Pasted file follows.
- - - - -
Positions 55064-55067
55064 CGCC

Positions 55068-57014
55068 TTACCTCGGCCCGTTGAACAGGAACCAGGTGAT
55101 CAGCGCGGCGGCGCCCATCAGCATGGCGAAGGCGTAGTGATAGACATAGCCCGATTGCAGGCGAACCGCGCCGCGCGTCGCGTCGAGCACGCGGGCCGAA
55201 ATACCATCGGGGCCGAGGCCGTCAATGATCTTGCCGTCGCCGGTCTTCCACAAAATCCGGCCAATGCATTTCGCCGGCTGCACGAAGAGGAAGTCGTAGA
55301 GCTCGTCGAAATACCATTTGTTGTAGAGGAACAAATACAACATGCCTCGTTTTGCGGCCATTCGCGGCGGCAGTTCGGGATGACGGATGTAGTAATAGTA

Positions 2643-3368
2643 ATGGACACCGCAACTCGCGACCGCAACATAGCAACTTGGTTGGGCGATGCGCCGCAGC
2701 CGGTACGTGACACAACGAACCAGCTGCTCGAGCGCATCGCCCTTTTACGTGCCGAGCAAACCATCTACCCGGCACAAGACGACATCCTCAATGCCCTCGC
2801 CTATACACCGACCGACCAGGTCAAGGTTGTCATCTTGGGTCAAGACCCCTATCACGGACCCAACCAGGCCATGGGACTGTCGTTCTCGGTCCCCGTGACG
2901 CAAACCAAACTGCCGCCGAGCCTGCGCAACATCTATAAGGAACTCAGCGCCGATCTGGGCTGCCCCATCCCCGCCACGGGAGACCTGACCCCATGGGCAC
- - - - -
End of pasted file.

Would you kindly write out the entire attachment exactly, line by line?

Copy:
Positions 55064-55067
55064 CGCC

Positions 55068-57014
55068 TTACCTCGGCCCGTTGAACAGGAACCAGGTGAT
55101 CAGCGCGGCGGCGCCCATCAGCATGGCGAAGGCGTAGTGATAGACATAGCCCGATTGCAGGCGAACCGCGCCGCGCGTCGCGTCGAGCACGCGGGCCGAA
55201 ATACCATCGGGGCCGAGGCCGTCAATGATCTTGCCGTCGCCGGTCTTCCACAAAATCCGGCCAATGCATTTCGCCGGCTGCACGAAGAGGAAGTCGTAGA
55301 GCTCGTCGAAATACCATTTGTTGTAGAGGAACAAATACAACATGCCTCGTTTTGCGGCCATTCGCGGCGGCAGTTCGGGATGACGGATGTAGTAATAGTA

Positions 2643-3368
2643 ATGGACACCGCAACTCGCGACCGCAACATAGCAACTTGGTTGGGCGATGCGCCGCAGC
2701 CGGTACGTGACACAACGAACCAGCTGCTCGAGCGCATCGCCCTTTTACGTGCCGAGCAAACCATCTACCCGGCACAAGACGACATCCTCAATGCCCTCGC
2801 CTATACACCGACCGACCAGGTCAAGGTTGTCATCTTGGGTCAAGACCCCTATCACGGACCCAACCAGGCCATGGGACTGTCGTTCTCGGTCCCCGTGACG
2901 CAAACCAAACTGCCGCCGAGCCTGCGCAACATCTATAAGGAACTCAGCGCCGATCTGGGCTGCCCCATCCCCGCCACGGGAGACCTGACCCCATGGGCAC